Bangladesh has moved two places up to rank 73rd in the latest edition of the Democracy Index.
The South Asian nation posted a score of 5.99 out of 10 in 2022, unchanged from the previous year, according to the report published by the UK-based Economist Intelligence Unit on Thursday.
The Democracy Index ranks nations on five parameters: electoral process and pluralism, the functioning of government, political participation, political culture, and civil liberties.
Based on its scores on a range of indicators within these categories, each country is then classified as one of four types of regime: “full democracy”, “flawed democracy”, “hybrid regime” or “authoritarian regime”.
There were impressive democratic gains in some countries, but also some dramatic declines. Thailand recorded the biggest overall score improvement in 2022, increasing its total from 6.04 in 2021 to 6.67.
Against the backdrop of the war in Ukraine, the overarching theme of the 2022 index was one of stagnation as the global average score remained essentially unchanged at 5.29, according to the EIU.
"This is a dismal result given that in 2022 the world started to move on from the pandemic-related suppression of individual liberties that persisted through 2020 and 2021."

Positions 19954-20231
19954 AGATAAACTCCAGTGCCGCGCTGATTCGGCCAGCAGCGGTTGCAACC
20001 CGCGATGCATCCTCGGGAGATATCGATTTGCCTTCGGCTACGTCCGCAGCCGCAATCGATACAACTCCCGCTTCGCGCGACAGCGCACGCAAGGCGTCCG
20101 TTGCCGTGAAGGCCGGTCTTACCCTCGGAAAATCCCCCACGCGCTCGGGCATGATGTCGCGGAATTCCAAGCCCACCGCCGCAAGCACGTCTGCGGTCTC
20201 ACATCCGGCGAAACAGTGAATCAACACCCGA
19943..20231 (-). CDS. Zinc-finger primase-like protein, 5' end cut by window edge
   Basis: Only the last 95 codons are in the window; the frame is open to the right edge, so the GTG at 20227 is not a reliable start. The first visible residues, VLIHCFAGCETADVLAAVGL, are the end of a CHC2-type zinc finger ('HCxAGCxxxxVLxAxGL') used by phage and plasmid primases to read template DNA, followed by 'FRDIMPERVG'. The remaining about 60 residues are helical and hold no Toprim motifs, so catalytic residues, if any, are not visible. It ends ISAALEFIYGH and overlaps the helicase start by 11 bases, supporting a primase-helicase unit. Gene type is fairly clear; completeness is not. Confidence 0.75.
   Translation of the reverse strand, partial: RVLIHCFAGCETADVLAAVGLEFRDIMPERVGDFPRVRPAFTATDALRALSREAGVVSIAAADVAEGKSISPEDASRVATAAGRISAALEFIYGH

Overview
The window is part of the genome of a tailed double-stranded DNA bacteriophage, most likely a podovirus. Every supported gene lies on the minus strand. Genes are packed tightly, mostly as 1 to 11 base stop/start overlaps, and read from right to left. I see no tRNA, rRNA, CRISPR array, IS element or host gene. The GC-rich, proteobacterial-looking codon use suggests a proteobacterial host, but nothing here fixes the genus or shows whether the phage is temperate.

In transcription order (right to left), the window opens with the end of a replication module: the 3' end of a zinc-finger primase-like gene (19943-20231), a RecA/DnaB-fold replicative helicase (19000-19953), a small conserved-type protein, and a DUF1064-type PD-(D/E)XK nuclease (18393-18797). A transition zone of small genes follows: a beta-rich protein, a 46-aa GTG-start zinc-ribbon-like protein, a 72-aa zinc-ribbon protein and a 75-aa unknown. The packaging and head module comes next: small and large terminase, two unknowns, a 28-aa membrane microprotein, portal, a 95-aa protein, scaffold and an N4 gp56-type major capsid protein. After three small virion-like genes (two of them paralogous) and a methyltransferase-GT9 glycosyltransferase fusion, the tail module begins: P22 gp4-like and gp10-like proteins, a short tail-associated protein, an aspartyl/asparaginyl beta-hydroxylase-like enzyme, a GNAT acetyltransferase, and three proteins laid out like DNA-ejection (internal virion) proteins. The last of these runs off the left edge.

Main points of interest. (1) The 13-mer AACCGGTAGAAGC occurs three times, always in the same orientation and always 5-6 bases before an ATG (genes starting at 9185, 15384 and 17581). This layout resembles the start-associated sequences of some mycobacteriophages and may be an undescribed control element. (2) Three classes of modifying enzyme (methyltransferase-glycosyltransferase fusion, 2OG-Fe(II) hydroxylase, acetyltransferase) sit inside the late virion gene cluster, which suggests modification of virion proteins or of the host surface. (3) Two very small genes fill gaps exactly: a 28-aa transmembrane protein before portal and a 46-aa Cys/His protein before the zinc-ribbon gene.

Foremost among the countries that performed poorly in 2022 was Russia, which had the biggest deterioration in the score of any country in the world. Russia’s score dropped by 0.96 points to 2.28 from 3.24 in 2021 and its global ranking fell from 124th to 146th, close to the bottom of the global rankings.
In terms of upgrades, Chile, France and Spain returned to the “full democracy” category, mainly because of a reversal of pandemic measures that had infringed on citizens’ freedoms in 2020-21.
Norway retained the top spot in the index, followed by New Zealand in second place. Meanwhile, Afghanistan and Myanmar remained in the bottom two places, with North Korea just above them.